Cuttlefish Exhibit Delayed Gratification in Cognitive Tests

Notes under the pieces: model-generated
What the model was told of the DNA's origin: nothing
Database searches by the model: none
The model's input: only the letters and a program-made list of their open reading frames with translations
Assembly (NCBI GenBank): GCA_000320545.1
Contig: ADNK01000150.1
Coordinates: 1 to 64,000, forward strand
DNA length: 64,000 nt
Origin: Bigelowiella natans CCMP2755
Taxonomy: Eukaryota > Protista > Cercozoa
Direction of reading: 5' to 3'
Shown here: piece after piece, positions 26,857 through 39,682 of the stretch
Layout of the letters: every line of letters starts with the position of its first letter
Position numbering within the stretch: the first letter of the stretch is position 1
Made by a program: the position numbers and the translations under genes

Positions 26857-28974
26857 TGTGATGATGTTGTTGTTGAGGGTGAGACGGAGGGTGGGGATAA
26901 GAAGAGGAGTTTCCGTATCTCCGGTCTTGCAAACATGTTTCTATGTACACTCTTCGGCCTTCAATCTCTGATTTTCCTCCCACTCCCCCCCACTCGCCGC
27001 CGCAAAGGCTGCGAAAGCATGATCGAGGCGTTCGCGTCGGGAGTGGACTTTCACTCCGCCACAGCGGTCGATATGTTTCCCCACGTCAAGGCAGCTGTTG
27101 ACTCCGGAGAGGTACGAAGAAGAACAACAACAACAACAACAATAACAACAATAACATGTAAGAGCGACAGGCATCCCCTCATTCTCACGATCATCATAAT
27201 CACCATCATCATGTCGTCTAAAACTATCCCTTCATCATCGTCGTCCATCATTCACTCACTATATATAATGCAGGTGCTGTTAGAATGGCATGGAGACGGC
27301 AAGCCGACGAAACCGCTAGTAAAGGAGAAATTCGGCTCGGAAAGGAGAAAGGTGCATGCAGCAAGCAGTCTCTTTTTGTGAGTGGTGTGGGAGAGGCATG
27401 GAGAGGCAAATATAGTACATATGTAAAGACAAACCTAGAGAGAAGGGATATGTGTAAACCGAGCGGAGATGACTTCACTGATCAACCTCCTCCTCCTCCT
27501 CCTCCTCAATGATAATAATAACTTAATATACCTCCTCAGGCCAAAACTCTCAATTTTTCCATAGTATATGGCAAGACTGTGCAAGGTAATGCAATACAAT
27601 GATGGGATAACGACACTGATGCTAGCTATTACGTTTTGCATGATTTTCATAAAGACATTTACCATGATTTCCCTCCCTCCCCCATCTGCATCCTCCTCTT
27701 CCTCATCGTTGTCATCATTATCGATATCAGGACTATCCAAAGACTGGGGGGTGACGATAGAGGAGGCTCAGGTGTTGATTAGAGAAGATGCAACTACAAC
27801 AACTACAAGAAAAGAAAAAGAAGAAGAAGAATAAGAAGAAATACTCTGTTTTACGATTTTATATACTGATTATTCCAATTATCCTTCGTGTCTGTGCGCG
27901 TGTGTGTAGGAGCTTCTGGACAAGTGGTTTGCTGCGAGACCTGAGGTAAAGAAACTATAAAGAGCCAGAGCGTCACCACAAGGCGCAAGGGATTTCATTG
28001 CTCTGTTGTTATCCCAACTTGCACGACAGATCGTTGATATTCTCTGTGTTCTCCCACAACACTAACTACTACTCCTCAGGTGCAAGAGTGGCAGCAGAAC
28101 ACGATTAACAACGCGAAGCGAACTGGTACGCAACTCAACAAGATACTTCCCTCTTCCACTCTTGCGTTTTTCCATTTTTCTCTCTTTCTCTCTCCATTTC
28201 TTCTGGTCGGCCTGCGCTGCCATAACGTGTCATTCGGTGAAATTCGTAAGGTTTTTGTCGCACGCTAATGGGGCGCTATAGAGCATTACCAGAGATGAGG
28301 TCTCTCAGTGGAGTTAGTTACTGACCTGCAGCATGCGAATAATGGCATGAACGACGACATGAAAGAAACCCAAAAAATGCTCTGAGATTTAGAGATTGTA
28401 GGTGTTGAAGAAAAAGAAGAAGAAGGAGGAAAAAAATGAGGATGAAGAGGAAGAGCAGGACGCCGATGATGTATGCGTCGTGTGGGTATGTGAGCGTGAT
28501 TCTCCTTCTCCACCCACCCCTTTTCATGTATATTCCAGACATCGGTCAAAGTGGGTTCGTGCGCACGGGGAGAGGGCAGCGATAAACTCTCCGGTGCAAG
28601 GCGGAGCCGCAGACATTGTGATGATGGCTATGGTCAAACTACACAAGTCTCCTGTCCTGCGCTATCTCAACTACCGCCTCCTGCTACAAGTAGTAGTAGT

Research reveals that cuttlefish, specifically Sepia officinalis, exhibit the ability to delay gratification in a modified marshmallow test. Led by behavioral ecologist Alexandra Schnell of the University of Cambridge, the study involved a unique experiment using transparent doors with symbols to test the cuttlefish’s self-control. The results indicated that cuttlefish could wait for a preferred food reward for up to 50-130 seconds, comparable to large-brained vertebrates. The study suggests that this ability may be linked to the cuttlefish’s foraging behavior and the need to optimize food choices in their marine environment.


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